Contemporary Strategies in Breast Reconstruction

Merisa L. Piper, MD; Hani Sbitany, MD, FACS


Improvements in neoadjuvant therapy have allowed more women to be candidates for breast-conserving therapy (BCT). “Oncoplastic” surgery, which combines plastic surgery techniques with oncology surgery, developed as a way to reconstruct defects that occur following partial mastectomy. A variety of oncoplastic techniques are available that primarily depend on breast size, tumor-to-breast ratio, degree of ptosis, and radiation history. Additionally, in those women who are not candidates for BCT and require mastectomy, modifications have been made to improve aesthetic and patient-reported outcomes. Care is taken to preserve the entire skin envelope and nipple areolar complex, and reconstruction focuses on creating a soft, natural breast. This review provides an overview of the various techniques for breast reconstruction. It also discusses which factors influence the reconstructive algorithm, and the outcomes of various techniques, with a focus on the influence of chemotherapy and radiation therapy on these outcomes.
Key words: breast reconstruction, oncoplastic surgery, partial mastectomy, breast-conserving therapy, immediate versus delayed breast reconstruction


Over time, the surgical management of breast cancer has become less radical, as improved adjuvant therapy has allowed more women to be candidates for breast-conserving therapy (BCT). The development of "oncoplastic" surgery has accompanied this evolution. The term oncoplastic surgery broadly refers to the reconstruction of partial mastectomy defects immediately at the time of lumpectomy/partial mastectomy to provide improved aesthetic outcomes. Several different oncoplastic techniques have been described, including local tissue rearrangement, local-regional flap transfer, mastopexy (breast lift), and reduction mammoplasty. Growing evidence suggests that these techniques make breast conservation available to more women,1-3 provide better control of tumor margins,4 and result in improved aesthetic5,6 and patient-reported outcomes.7-9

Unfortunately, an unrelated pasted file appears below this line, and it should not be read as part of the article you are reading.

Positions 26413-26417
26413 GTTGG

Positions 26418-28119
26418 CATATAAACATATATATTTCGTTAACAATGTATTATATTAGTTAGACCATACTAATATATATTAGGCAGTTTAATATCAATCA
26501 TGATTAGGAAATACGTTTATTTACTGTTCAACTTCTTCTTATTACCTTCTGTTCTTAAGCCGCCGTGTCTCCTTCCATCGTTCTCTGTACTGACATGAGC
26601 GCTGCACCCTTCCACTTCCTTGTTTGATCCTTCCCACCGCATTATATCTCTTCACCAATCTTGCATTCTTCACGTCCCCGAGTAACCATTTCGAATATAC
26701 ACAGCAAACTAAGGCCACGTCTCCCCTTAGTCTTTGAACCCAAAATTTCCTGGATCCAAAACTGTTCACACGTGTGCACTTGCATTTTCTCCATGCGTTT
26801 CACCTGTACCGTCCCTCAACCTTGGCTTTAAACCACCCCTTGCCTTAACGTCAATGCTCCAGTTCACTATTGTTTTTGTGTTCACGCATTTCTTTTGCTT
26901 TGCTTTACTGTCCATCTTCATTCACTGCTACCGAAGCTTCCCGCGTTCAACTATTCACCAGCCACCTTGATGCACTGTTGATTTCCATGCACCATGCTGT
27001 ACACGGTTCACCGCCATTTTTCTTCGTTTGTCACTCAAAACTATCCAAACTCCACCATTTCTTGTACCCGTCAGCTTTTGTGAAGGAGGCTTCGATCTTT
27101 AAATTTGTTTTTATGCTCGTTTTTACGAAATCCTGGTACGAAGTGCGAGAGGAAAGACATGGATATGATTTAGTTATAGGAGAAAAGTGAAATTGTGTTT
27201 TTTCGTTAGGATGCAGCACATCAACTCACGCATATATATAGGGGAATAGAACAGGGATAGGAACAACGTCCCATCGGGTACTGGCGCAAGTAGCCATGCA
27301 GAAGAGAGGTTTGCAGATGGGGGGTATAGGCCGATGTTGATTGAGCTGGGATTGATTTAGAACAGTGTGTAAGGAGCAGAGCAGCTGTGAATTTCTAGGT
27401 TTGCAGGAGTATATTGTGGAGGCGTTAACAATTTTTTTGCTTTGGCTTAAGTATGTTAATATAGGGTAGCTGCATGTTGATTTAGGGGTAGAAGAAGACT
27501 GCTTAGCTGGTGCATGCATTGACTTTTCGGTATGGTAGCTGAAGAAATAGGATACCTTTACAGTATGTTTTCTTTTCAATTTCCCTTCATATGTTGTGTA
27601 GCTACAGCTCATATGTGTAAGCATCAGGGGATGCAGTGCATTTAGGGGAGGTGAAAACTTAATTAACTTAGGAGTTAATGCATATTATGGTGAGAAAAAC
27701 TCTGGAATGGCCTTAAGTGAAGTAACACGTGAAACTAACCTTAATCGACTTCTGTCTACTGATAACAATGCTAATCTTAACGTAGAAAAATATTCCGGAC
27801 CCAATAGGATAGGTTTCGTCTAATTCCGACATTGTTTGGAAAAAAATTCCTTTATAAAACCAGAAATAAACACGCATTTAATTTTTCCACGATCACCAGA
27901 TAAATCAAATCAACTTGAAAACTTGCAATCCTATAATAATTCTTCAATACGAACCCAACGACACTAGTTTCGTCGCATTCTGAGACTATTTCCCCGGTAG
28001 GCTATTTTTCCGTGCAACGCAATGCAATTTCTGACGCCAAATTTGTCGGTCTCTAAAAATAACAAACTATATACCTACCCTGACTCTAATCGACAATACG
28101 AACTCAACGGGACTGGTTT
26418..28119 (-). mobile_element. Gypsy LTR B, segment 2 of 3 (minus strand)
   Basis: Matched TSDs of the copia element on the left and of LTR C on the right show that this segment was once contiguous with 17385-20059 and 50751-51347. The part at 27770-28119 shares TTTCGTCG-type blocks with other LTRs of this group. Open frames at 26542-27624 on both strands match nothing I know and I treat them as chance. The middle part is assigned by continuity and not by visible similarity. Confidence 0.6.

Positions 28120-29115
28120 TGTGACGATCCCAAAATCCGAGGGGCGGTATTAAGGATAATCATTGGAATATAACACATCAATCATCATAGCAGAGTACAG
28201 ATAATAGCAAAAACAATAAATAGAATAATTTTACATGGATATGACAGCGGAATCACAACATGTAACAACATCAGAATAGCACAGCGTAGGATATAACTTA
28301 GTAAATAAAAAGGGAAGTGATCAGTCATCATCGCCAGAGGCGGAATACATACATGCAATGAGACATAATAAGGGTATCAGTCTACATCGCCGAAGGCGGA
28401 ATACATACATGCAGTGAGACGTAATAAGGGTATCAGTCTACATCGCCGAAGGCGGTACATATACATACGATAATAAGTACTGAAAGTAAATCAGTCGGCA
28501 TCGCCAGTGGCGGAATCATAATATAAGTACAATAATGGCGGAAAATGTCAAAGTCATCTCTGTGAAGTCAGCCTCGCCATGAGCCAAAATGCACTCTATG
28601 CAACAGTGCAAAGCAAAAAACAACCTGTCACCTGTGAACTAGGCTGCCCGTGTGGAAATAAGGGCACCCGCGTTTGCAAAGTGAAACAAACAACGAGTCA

In patients with breast cancer who require mastectomy, surgeons now place greater emphasis on preserving the external nipple-areolar complex (NAC) and the entire breast skin envelope.10-13 At many institutions, nipple-sparing mastectomy or total skin-sparing mastectomy is now the standard of care for women who require mastectomy.14 Implant-based and autologous tissue reconstructions have evolved to provide a more natural appearance and feel to the reconstructed breast. These changes have led to higher patient satisfaction and improved aesthetic results.11,12,15,16 This, in turn, has led to higher rates of contralateral and bilateral prophylactic mastectomies in women who previously hesitated when aesthetic results were not as successful.17
Even with the greater focus on aesthetic and patient-reported outcomes and on breast conservation, equivalent oncologic safety has been maintained.14,18-20 This is partly attributed to the expanding use of chemotherapy and radiation therapy (RT).21 Both are critical components of breast cancer treatment, but markedly increase the complexity of reconstruction and influence the timing of reconstruction.22,23
With regard to mastectomy and whole-breast reconstruction, chemotherapy will primarily affect the timing of the reconstructive process. RT will have a greater effect on the specific procedure chosen for breast reconstruction.24 Ultimately, all of these factors combined will determine outcomes and dictate the rates of complications encountered throughout the reconstructive process. This review will highlight what interventions influence the reconstructive decision tree (Figure 1) and provide a comprehensive overview of associated outcomes.

Partial Mastectomy (Lumpectomy) Reconstruction

Repair of partial mastectomy defects is fundamentally categorized into 2 types: volume displacement/rearrangement and volume replacement.25 Several algorithms for reconstruction of partial mastectomy defects have been proposed, factoring in breast size and shape, tumor location, timing of radiotherapy, and patient desires.26
The most straightforward oncoplastic technique involves local tissue rearrangement.25 This is reserved for patients with adequate breast tissue (B or C cup), minimal ptosis, sufficient skin, and small tumors.24,27,28 This involves a redistribution and re-arrangement of the remaining breast tissue following lumpectomy, to prevent a large regional cavity. If there is insufficient adjacent tissue, local or regional soft-tissue flaps can be used, such as flaps from the subaxillary region or the latissimus dorsi flap.27,28